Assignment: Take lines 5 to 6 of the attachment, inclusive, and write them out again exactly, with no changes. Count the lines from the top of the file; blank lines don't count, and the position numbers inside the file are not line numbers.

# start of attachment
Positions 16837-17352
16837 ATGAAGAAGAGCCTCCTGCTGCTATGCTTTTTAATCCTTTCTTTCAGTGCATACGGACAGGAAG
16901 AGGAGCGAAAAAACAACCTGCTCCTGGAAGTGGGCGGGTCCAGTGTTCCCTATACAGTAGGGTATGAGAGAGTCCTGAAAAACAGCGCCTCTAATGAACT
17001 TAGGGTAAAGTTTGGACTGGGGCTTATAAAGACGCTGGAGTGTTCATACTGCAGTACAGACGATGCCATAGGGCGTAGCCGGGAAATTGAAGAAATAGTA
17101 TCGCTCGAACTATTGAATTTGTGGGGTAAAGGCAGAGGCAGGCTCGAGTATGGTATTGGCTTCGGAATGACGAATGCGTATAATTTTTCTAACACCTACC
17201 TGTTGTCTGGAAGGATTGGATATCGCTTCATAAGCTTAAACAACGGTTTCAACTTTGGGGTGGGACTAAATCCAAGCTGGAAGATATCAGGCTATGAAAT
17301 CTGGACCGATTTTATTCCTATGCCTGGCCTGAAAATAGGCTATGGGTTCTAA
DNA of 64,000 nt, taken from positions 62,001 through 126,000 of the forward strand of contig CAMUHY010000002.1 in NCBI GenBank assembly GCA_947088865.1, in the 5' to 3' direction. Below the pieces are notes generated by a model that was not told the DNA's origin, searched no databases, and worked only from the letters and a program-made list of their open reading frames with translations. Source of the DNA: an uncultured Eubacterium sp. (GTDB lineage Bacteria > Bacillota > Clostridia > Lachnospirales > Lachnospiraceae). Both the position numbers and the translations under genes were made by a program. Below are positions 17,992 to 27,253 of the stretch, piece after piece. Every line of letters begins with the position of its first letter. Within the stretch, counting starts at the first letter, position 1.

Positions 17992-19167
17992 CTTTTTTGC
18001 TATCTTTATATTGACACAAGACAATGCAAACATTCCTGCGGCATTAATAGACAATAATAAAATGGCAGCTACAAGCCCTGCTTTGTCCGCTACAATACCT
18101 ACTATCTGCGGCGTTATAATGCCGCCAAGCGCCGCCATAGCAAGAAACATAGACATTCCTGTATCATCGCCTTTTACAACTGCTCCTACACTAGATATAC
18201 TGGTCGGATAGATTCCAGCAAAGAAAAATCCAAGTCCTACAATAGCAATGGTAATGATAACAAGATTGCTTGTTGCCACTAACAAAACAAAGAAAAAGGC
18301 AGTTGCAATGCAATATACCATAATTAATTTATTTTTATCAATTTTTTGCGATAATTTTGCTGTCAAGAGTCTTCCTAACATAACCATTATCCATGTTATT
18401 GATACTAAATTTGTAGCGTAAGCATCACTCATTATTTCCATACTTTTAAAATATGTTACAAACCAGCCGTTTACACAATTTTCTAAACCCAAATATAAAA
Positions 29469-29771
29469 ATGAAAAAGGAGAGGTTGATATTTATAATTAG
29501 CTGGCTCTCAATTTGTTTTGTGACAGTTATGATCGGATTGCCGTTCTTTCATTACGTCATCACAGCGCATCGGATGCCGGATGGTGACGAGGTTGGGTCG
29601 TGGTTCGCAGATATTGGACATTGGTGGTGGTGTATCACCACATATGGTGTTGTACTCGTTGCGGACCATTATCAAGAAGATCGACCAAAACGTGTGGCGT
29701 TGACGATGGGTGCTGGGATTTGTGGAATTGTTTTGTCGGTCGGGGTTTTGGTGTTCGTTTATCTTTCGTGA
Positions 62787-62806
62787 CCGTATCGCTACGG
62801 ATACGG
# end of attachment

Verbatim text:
17101 TCGCTCGAACTATTGAATTTGTGGGGTAAAGGCAGAGGCAGGCTCGAGTATGGTATTGGCTTCGGAATGACGAATGCGTATAATTTTTCTAACACCTACC
17201 TGTTGTCTGGAAGGATTGGATATCGCTTCATAAGCTTAAACAACGGTTTCAACTTTGGGGTGGGACTAAATCCAAGCTGGAAGATATCAGGCTATGAAAT